And so, it creates—I think it creates—I don't want to say it's a toxic culture, but it borders on toxicity. It's a place where they don't feel valued, they don't feel appreciated, they don't feel taken care of. There were many correctional staff who also had similar problems with their own counterparts. So they weren't comfortable, they didn't believe that some of their fellow staff members would have their back if they needed something. They didn't believe – and staffing was a problem, right? So the guy that was running, you know, building to building was like, I was like, "Well, what happens if something goes wrong?" And he's like, "I'm on my own, man." There’s no one here. Like, no one's got my back. And it just creates a place where people don't want to stay.

I mean, the pay is fairly low, but some states have done some work to try to raise their pay. The benefits aren't great, but they're getting better. The shift work is tough on people and families, but I think people would put up with all of it if they felt cared about and respected and safe at work. And they don’t feel, for the most part, any of those things.

KAREN FRIEDMAN: Interesting. Very interesting. Now, we, you know, one of the things you talked about earlier is the fact that with this staff shortage. People can't be moved around the facility and go to programming, and all those other things that we want them to do during the day. So it really does have a severe impact on daily prison life. The residents have to be in, like you said, in the cell more. They're going to endure longer waits for basic needs like shower and more urgent things like medical care, et cetera. So what do you think can be done to address these issues?

DR. DANIELLE RUDES: It's a hard one. It's really--it's very difficult. I understand it from all the angles. So I understand the staffing levels mean that some of the movement and some of the opportunities to go out to yard or to move around the facility, to have a more open campus is curtailed because there just simply isn't enough staff to manage the movement or the, you know, being present to watch people as they move or as they recreate or whatever they're doing.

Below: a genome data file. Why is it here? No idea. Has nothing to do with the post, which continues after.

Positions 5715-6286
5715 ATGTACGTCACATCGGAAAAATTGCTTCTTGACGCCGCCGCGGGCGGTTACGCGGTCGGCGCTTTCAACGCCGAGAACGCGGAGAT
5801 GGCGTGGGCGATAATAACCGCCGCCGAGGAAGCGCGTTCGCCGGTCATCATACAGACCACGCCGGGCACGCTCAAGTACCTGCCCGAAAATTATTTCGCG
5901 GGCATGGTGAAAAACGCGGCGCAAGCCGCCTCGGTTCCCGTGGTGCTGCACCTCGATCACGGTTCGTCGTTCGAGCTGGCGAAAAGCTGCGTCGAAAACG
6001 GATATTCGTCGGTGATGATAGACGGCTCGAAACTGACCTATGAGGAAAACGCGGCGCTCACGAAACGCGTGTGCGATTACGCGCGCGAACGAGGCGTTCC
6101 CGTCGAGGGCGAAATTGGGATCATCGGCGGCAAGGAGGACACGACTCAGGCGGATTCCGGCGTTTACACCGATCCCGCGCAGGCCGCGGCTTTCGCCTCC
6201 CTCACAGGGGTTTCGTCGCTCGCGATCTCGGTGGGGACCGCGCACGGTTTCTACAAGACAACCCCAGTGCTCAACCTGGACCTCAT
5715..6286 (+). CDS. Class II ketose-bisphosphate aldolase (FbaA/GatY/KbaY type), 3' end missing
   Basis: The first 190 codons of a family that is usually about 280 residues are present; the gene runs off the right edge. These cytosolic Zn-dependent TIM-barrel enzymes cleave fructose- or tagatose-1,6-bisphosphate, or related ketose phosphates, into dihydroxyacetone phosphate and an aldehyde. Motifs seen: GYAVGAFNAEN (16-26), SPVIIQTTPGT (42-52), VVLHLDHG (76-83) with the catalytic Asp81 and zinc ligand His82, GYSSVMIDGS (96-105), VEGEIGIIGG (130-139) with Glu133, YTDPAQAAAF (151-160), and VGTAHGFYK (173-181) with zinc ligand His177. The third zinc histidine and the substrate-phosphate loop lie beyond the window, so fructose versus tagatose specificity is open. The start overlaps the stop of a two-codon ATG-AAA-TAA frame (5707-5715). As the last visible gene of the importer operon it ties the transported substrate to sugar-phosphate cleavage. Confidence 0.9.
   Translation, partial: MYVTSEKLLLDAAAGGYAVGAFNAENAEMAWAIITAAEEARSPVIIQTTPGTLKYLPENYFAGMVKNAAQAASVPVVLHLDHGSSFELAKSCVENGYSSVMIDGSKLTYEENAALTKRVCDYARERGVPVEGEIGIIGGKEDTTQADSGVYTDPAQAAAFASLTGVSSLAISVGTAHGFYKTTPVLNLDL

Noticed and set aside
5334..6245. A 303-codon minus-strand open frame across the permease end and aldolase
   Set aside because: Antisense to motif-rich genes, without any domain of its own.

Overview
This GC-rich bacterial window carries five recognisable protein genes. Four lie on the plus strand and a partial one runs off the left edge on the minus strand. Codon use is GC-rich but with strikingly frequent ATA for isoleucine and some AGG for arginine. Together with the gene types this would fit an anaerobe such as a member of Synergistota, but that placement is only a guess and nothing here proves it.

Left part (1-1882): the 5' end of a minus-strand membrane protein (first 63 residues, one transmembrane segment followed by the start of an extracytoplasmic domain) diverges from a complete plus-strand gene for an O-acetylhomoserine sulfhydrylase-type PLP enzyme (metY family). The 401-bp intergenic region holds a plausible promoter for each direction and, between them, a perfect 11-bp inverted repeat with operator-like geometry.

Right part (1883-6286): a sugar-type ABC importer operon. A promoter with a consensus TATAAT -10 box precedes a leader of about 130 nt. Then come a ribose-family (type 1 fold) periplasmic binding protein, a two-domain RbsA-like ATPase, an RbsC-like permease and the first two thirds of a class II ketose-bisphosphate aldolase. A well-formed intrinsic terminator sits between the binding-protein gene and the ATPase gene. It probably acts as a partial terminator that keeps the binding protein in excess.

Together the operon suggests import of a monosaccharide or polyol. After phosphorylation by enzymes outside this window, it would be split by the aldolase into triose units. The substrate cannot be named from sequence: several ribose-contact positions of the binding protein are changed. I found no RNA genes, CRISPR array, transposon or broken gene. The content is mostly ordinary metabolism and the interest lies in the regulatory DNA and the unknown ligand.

I think part of it is that the humanity sometimes is a secondary concern. The first concern is the basic running of an institution, which is hugely important. I don't want to say that it isn't. It's, this is, a 24/7 operation, right? We got to have people watching people, I get it. But the humanity is missing. So it's difficult for, in several prisons we went to, less so in jails, but in several prisons we went to where the residents had not been out. In one prison in particular, the residents had not been out to the yard in nine months.


DR. DANIELLE RUDES: They hadn't left their cell block in nine months. No fresh air, no sunlight, no daylight, no opportunity to socialize, and the day rooms are basically all closed, or they're open intermittently in the prisons. And the jails, things are a little bit different. The jail staffing levels are low, but nowhere near, I don't think, as crisis situation as the prisons, at least not the jails from the ones that we went to. So the residents sometimes are complaining that they're not getting, for example, fresh air, right? And you can imagine, I can't even imagine what that would be like, right?

DR. DANIELLE RUDES: Like, I mean, I do Zoom calls sometimes on my phone so that I can be outside just for a minute, right? I just wander around my front yard because I just want some daylight.


DR. DANIELLE RUDES: And then not to go to programming. I mean, a lot of residents don't get the opportunity to program anyway because of the conditions or, you know, misconducts that they've conducted or just their level of security or the prison might not have a lot of programs, and so there's a waitlist.